Find out what types of assets make the best planned gifts. Learn about gifts of cash, securities and property.
Discover the Planned Gift That's Best for You
Whatever your stage in life, planned giving can provide financial benefits to you and your loved ones, while helping you support Emporia State University. Some planned gifts have an impact now, some after your lifetime. Many offer tax savings, and some even provide you with income for life.
Explore your options here, or visit our contact page and reach out to us. We are always here to help you find the plan that is perfect for you!
IRS Reminder To Report Digital Asset Income
All taxpayers must answer a digital asset question on IRS Form 1040. The IRS has expanded and clarified instructions with respect to the question. The question asks, "At any time during 2022, did you: (a) receive (as a reward, award or payment for property or services); or (b) sell, exchange, gift, or otherwise dispose of a digital asset (or a financial interest in a digital asset)?"
Digital assets include cryptocurrency, stablecoins or non-fungible tokens (NFTs). All taxpayers who file IRS Forms 1040, 1040-SR or 1040-NR must answer either "Yes" or "No" to the digital asset question.
There are several circumstances that require a taxpayer to check the "Yes" box. You must report if you received digital assets as payment for property or services, received digital assets as a reward or award, received digital assets from mining or staking, received digital assets from a hard fork (a branching of a cryptocurrency's blockchain that splits a single cryptocurrency into two) or disposed of digital assets through sale, exchange or for receipt of property or services. You also must check "Yes" if you have transferred digital assets as a gift.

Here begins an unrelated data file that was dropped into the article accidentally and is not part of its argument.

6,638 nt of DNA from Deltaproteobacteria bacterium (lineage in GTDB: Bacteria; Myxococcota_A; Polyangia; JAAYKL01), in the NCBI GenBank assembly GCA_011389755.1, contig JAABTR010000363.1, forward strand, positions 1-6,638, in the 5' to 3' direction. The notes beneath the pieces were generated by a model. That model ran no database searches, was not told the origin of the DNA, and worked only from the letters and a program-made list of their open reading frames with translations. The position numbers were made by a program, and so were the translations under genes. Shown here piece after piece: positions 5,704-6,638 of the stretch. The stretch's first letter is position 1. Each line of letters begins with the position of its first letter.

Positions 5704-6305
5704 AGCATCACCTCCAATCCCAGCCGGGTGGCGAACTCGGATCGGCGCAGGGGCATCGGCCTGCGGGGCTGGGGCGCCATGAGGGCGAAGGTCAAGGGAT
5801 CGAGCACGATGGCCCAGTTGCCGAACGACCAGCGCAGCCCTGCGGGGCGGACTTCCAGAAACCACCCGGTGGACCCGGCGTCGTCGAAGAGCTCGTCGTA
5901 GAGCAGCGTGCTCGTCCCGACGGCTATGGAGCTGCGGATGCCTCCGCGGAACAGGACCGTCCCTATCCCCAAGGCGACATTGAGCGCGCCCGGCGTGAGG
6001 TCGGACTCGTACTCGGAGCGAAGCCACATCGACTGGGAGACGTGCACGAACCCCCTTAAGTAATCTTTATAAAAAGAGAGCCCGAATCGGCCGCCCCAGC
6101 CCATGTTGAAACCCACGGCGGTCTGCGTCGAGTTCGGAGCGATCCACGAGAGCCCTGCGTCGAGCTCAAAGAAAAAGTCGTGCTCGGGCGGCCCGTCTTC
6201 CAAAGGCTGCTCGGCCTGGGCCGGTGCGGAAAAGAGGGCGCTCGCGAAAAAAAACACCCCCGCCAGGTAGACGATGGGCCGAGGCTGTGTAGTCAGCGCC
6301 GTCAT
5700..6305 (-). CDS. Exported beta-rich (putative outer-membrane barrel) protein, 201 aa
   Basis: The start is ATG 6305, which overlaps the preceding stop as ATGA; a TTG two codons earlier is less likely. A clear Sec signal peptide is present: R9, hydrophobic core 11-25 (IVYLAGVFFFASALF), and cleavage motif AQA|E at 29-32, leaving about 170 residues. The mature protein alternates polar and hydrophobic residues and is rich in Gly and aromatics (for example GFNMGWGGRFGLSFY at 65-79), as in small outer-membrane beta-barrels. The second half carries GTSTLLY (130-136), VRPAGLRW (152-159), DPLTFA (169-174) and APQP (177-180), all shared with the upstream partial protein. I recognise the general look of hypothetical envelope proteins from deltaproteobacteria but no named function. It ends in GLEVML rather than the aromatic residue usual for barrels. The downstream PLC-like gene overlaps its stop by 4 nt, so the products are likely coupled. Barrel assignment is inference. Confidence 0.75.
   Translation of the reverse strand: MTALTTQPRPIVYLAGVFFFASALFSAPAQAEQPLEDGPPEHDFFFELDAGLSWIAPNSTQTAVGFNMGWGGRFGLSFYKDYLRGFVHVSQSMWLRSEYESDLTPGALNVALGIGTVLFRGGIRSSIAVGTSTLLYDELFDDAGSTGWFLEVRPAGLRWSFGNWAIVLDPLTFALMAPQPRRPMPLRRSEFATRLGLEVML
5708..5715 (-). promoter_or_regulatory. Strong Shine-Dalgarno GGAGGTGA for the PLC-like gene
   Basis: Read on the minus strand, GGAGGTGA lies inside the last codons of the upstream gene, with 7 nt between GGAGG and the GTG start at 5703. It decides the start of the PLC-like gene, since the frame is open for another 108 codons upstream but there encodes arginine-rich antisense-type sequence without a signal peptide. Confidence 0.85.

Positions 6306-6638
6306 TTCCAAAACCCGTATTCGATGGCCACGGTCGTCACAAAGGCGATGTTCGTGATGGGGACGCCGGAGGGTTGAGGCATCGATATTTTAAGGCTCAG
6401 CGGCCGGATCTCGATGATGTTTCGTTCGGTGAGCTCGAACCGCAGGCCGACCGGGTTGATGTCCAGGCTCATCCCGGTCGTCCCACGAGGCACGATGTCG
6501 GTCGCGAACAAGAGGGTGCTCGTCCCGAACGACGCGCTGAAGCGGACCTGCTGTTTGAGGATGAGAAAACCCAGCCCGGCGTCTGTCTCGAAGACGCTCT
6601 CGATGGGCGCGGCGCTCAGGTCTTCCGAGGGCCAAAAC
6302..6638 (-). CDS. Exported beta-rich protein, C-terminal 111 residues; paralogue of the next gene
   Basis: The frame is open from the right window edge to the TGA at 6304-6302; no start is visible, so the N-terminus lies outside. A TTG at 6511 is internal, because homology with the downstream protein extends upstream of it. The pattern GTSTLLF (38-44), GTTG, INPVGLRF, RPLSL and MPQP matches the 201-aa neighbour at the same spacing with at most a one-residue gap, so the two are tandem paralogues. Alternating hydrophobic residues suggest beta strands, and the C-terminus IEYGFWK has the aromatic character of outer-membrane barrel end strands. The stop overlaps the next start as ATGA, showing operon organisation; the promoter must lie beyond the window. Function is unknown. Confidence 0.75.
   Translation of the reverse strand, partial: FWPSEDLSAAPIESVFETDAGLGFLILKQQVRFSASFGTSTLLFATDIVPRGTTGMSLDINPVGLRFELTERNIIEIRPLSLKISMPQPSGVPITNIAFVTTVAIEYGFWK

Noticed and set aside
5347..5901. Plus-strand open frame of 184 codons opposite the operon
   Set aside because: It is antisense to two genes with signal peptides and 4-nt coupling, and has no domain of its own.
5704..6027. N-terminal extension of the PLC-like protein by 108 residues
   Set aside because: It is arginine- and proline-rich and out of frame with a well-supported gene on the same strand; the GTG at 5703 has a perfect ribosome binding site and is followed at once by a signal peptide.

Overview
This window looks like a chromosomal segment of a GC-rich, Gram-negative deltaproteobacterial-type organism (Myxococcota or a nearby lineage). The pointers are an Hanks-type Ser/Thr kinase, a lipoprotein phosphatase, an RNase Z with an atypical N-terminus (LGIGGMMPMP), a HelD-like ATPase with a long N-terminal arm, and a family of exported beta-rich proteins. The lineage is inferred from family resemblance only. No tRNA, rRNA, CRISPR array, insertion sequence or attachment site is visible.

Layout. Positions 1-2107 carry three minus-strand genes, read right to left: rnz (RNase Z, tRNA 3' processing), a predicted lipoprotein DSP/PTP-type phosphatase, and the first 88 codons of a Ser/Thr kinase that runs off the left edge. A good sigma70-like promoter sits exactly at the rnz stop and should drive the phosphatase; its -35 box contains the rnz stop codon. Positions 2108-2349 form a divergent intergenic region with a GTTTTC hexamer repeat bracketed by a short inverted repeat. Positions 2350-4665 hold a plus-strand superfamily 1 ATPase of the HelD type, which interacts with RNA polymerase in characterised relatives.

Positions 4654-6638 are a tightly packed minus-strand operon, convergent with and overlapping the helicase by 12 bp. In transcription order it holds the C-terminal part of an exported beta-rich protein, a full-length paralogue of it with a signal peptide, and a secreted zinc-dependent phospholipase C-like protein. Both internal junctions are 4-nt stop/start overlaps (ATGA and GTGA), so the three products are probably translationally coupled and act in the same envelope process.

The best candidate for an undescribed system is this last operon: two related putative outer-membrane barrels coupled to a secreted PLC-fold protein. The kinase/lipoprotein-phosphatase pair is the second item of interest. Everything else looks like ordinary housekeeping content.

Taxpayers who have transferred digital assets for value should report the income related to that transaction using IRS Form 8949, Sales and Other Dispositions of Capital Assets. This form will enable you to calculate your capital gain or loss on the digital-asset transaction, and you will report the gain or loss on Schedule D, Capital Gains and Losses. If you transfer a digital asset through a gift, you should file IRS Form 709, U. S. Gift (and Generation–Skipping Transfer) Tax Return.
If you received digital assets as an employee, you must report the value as compensation. An independent contractor who is paid with digital assets will report the income on Schedule C of Form 1040, Profit or Loss from Business (Sole Proprietorship).
There are several circumstances in which a taxpayer should check the "No" box. You can check the "No" box if you held digital assets in a wallet or account but did not engage in any transaction, if you transferred digital assets from one wallet to another wallet or account or if you merely purchased digital assets using U. S. or other real currency. In the above cases, there will be no reporting in these instances because no taxable event occurred.